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Judgment Day: Leaving Your Dog at Home

  • Blog Post by: Andrew Vavra
  • November 6, 2009 - 1:47 PM

If you chase upland game, percentages say that you own, will own, or want to own a four legged hunting partner. Dogs are called “man’s best friend” for a reason; we love having them around (no matter how much mischief they get into).  However, there will come a few times in every dog’s life where you should make the tough decision to leave your pup at home or in the kennel.

When you’re invited on a hunt, you’re someone’s guest and you should act accordingly. If you know you’ll spend more time yelling at your dog to stay within range than you’ll spend talking with your friends, you should probably save yourself the sore throat and give your friends’ eardrums a break.

Make a game plan before you hit the fields. If you hunt over a flushing lab and you’re planning on hunting with the owner of a pointing dog, you should know if your lab is capable of honoring a point. It takes a lot of time and energy to produce a dog that points and doesn’t break. The last thing that owner wants is your lab crashing in on the bird and teaching his pointer that it’s acceptable to do the same.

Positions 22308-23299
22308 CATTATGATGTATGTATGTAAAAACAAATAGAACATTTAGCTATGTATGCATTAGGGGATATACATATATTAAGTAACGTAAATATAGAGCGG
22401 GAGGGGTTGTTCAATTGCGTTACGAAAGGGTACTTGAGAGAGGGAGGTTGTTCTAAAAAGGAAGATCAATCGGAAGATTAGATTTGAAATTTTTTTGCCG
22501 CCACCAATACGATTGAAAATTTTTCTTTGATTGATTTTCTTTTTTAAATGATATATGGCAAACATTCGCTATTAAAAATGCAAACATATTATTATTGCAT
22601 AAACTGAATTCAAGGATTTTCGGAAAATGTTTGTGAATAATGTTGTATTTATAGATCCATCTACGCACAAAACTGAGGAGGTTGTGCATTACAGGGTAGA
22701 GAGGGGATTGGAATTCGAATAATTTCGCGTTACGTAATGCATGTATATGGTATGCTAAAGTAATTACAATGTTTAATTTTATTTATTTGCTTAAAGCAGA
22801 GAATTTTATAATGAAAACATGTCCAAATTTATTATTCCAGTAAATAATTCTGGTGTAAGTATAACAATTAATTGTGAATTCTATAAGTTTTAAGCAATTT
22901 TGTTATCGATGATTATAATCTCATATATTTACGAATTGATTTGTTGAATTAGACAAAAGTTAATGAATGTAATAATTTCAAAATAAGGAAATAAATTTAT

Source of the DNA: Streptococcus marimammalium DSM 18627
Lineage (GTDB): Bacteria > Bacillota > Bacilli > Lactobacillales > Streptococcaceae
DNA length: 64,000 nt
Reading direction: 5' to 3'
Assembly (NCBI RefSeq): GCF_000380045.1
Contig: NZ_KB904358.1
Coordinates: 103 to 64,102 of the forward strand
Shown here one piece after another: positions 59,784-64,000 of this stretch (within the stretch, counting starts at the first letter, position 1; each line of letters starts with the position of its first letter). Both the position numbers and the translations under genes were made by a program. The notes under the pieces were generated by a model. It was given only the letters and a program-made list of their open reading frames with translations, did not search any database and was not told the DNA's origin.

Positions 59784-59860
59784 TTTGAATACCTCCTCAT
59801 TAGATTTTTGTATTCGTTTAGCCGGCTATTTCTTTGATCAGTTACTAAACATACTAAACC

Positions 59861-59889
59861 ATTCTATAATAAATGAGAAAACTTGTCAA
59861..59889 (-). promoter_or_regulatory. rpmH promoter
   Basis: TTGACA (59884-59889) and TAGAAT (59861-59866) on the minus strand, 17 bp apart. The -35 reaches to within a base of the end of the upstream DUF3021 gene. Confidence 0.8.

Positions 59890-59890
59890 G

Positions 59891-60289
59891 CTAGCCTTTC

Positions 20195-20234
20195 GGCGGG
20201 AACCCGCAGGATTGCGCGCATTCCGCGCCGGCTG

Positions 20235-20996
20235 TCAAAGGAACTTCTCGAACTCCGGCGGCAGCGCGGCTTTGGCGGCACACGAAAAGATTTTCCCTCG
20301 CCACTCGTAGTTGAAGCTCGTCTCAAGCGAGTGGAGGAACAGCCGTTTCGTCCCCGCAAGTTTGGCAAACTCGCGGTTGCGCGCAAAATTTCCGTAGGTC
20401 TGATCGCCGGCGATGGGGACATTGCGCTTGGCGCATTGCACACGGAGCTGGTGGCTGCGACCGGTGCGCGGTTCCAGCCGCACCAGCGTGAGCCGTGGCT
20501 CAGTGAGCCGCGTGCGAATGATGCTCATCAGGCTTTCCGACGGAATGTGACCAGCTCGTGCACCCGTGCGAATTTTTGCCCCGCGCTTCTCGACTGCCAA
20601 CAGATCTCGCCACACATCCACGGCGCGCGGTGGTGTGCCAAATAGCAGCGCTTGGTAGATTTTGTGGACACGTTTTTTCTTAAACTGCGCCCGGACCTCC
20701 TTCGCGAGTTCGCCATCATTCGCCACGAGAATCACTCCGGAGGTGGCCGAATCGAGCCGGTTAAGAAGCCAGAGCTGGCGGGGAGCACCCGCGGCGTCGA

In certain situations, less is more. It can actually be more beneficial for a younger dog to hunt around less birds (I know, this sounds crazy). If you take a young pup to a field that’s loaded with a hundred roosters the scent can become overwhelming and you’ll soon have a crazed ping-pong ball on your hands instead of a controlled dog that’s learning to use its nose.  Therefore, bringing your new, never-hunted-before puppy along on your trip to South Dakota could be fun – but it could also cause setbacks for the future.

If your dog’s old age is starting to stir thoughts of retirement, take note of the terrain you’ll be hunting and the dog’s current capabilities. For instance, my 13 year old Labrador/German Sheppard mix couldn’t make it 100 yards while chasing pheasants without having to stop. Nonetheless, if I know I’ll be hunting smaller fields with more frequent breaks, then I’m more than glad to have my dog out in front of me.

Few things are stronger than the bond between a hunter and his or her dog. Just don’t let this bond (or your ego) get in the way of what’s best for the group and what’s best for your four legged friend.

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